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Plantar fasciitis is one of the most common causes of heel pain. It involves pain and inflammation of a thick band of tissue, called the plantar fascia, which runs across the bottom of your foot — connecting your heel bone to your toes. Plantar fasciitis causes stabbing pain that usually occurs with your very first steps in the morning. Once your foot limbers up, the pain of plantar fasciitis normally decreases, but it may return after long periods of standing or after getting up from a seated position. Plantar fasciitis is particularly common in runners. People who are overweight, women who are pregnant and those who wear shoes with inadequate support are at a higher risk of plantar fasciitis.

Complications of Plantar Fasciitis

Ignoring plantar fasciitis may result in a chronic condition that hinders your regular activities. You may also develop foot, knee, hip or back problems because of the way plantar fasciitis changes your walking motion.

Causes of Plantar Fasciitis

Under normal circumstances, your plantar fascia acts like a shock-absorbing bowstring, supporting the arch in your foot. But, if tension on that bowstring becomes too great, it can create small tears in the fascia. Repetitive stretching and tearing can cause the fascia to become irritated or inflamed.

Signs & Symptoms of Plantar Fasciitis

In most cases, the pain associated with plantar fasciitis:

  • Develops gradually
  • Affects just one foot, although it can occur in both feet simultaneously
  • Is worst with the first few steps after awakening, although it also can be triggered by long periods of standing or getting up from a seated position
  • Feels like a sharp pain in the heel of your foot

Diagnosis of Plantar Fasciitis

  • Your doctor may suggest an X-ray or magnetic resonance imaging (MRI) to make sure your pain isn't being caused by another problem, such as a stress fracture or pinched nerve.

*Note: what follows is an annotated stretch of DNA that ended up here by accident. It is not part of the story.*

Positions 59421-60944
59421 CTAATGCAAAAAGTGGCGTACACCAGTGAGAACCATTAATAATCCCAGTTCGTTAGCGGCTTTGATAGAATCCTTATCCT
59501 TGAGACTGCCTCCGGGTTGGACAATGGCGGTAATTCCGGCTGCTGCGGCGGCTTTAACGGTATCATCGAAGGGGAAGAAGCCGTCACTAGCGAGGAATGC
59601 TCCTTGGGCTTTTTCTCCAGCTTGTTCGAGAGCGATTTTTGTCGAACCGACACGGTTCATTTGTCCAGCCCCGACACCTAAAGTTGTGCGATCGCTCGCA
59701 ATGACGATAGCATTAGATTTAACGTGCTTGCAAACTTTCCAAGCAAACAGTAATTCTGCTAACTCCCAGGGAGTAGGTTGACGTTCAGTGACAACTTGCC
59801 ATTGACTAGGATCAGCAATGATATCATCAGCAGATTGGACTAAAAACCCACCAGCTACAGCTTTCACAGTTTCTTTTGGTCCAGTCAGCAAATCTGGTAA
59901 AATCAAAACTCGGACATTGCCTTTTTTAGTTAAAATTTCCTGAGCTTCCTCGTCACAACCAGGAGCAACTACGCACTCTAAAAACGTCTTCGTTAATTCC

• Sometimes, an X-ray shows a spur of bone projecting forward from the heel bone. In the past, these bone spurs were often blamed for heel pain and removed surgically. But many people who have bone spurs on their heels have no heel pain.

Treatments of Plantar Fasciitis

About 90 percent of the people who have plantar fasciitis recover with conservative treatments in just a few months.

Medications

  • Nonsteroidal anti-inflammatory drugs (NSAIDs). NSAIDs, such as ibuprofen (Advil, Motrin, others) and naproxen (Aleve), may ease pain and inflammation, although they won't treat the underlying problem.
  • Corticosteroids. This type of medication may be delivered through a process called iontophoresis, in which a corticosteroid solution is applied to the skin over the painful area and the medication is absorbed with the aid of a nonpainful electric current. Another delivery method is injection. Multiple injections aren't recommended because they can weaken your plantar fascia and possibly cause it to rupture, as well as shrink the fat pad covering your heel bone. Ultrasound guidance is sometimes used for more accurate placement of the corticosteroid injection.

Therapies

  • Physical therapy. A physical therapist can instruct you in a series of exercises to stretch the plantar fascia and Achilles tendon and to strengthen lower leg muscles, which stabilize your ankle and heel. A therapist may also teach you to apply athletic taping to support the bottom of your foot.
  • Night splints. Your doctor may recommend wearing a splint fitted to your calf and foot while you sleep. This holds the plantar fascia and Achilles tendon in a lengthened position overnight so that they can be stretched more effectively.
  • Orthotics. Your doctor may prescribe off-the-shelf or custom-fitted arch supports (orthotics) to help distribute pressure to your feet more evenly.

Surgical or other procedures

  • Extracorporeal shock wave therapy. In this procedure, sound waves are directed at the area of heel pain to stimulate healing. It's usually used for chronic plantar fasciitis that hasn't responded to more-conservative treatments. This procedure may cause bruises, swelling, pain, numbness or tingling, and has not been shown to be consistently effective.
  • Surgery. Only a small percentage of people need surgery to detach the plantar fascia from the heel bone. It's generally an option only when the pain is severe and all else fails. Side effects include a weakening of the arch in your foot.

Prevention of Plantar Fasciitis

You can take some simple steps now to prevent painful steps later:

  • Maintain a healthy weight. This minimizes the stress on your plantar fascia.
  • Choose supportive shoes. Avoid high heels. Buy shoes with a low to moderate heel, good arch support and shock absorbency. Don't go barefoot, especially on hard surfaces.
  • Don't wear worn-out athletic shoes. Replace your old athletic shoes before they stop supporting and cushioning your feet. If you're a runner, buy new shoes after about 500 miles of use.


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